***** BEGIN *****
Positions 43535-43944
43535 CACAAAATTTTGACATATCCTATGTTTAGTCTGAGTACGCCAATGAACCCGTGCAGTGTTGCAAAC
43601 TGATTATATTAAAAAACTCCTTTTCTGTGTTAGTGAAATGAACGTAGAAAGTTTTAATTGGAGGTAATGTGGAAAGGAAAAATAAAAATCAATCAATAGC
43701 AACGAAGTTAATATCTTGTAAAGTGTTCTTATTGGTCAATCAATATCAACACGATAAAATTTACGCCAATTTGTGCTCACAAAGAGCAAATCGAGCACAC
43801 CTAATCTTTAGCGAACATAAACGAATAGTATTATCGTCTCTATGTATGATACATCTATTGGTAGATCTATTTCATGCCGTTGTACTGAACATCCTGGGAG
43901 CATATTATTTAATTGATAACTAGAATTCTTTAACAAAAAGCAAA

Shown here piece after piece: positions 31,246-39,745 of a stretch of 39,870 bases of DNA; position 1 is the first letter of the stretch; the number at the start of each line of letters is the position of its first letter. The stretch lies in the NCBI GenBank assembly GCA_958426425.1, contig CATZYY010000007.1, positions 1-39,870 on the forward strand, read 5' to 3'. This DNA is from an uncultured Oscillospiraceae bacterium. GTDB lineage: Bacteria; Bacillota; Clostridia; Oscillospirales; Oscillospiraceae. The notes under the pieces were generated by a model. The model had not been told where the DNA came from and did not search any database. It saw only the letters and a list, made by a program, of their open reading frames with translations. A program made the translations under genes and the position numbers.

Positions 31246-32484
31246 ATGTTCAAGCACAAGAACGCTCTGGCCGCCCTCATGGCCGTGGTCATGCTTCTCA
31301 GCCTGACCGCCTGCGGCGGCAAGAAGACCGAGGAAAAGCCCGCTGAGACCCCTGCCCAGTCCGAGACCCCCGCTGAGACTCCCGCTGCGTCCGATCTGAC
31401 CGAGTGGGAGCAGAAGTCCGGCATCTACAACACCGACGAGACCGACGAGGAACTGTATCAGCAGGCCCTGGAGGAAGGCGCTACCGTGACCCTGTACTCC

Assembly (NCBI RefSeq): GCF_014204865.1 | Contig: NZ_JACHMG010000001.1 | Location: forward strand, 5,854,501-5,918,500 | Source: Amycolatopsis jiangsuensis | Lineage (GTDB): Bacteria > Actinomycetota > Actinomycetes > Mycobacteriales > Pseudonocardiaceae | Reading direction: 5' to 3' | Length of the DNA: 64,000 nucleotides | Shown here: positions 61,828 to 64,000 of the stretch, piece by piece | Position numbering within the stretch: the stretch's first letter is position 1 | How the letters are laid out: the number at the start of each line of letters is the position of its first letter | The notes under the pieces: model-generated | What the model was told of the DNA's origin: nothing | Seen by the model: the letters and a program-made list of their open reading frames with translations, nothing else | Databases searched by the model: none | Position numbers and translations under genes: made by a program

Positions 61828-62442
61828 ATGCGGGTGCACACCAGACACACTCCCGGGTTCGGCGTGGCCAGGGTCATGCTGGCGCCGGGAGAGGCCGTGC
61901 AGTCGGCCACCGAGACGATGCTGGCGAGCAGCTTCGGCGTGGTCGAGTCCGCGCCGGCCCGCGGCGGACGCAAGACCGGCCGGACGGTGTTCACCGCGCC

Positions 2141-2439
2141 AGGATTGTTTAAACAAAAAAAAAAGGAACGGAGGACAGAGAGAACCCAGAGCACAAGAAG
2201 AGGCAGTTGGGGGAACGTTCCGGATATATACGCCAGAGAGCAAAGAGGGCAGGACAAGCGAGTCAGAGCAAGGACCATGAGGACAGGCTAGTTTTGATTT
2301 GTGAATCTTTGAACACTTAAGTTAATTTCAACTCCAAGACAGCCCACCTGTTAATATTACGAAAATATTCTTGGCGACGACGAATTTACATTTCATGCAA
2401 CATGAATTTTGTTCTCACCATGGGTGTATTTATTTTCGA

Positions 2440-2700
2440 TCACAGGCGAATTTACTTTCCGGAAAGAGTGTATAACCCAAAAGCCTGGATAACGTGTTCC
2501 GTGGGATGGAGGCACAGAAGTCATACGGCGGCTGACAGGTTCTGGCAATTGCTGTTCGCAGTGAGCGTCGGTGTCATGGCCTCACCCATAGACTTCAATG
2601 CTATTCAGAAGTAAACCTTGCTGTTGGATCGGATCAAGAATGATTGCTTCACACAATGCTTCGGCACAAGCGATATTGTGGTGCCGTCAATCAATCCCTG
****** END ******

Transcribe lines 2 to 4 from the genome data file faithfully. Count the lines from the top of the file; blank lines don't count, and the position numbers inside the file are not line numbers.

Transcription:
43535 CACAAAATTTTGACATATCCTATGTTTAGTCTGAGTACGCCAATGAACCCGTGCAGTGTTGCAAAC
43601 TGATTATATTAAAAAACTCCTTTTCTGTGTTAGTGAAATGAACGTAGAAAGTTTTAATTGGAGGTAATGTGGAAAGGAAAAATAAAAATCAATCAATAGC
43701 AACGAAGTTAATATCTTGTAAAGTGTTCTTATTGGTCAATCAATATCAACACGATAAAATTTACGCCAATTTGTGCTCACAAAGAGCAAATCGAGCACAC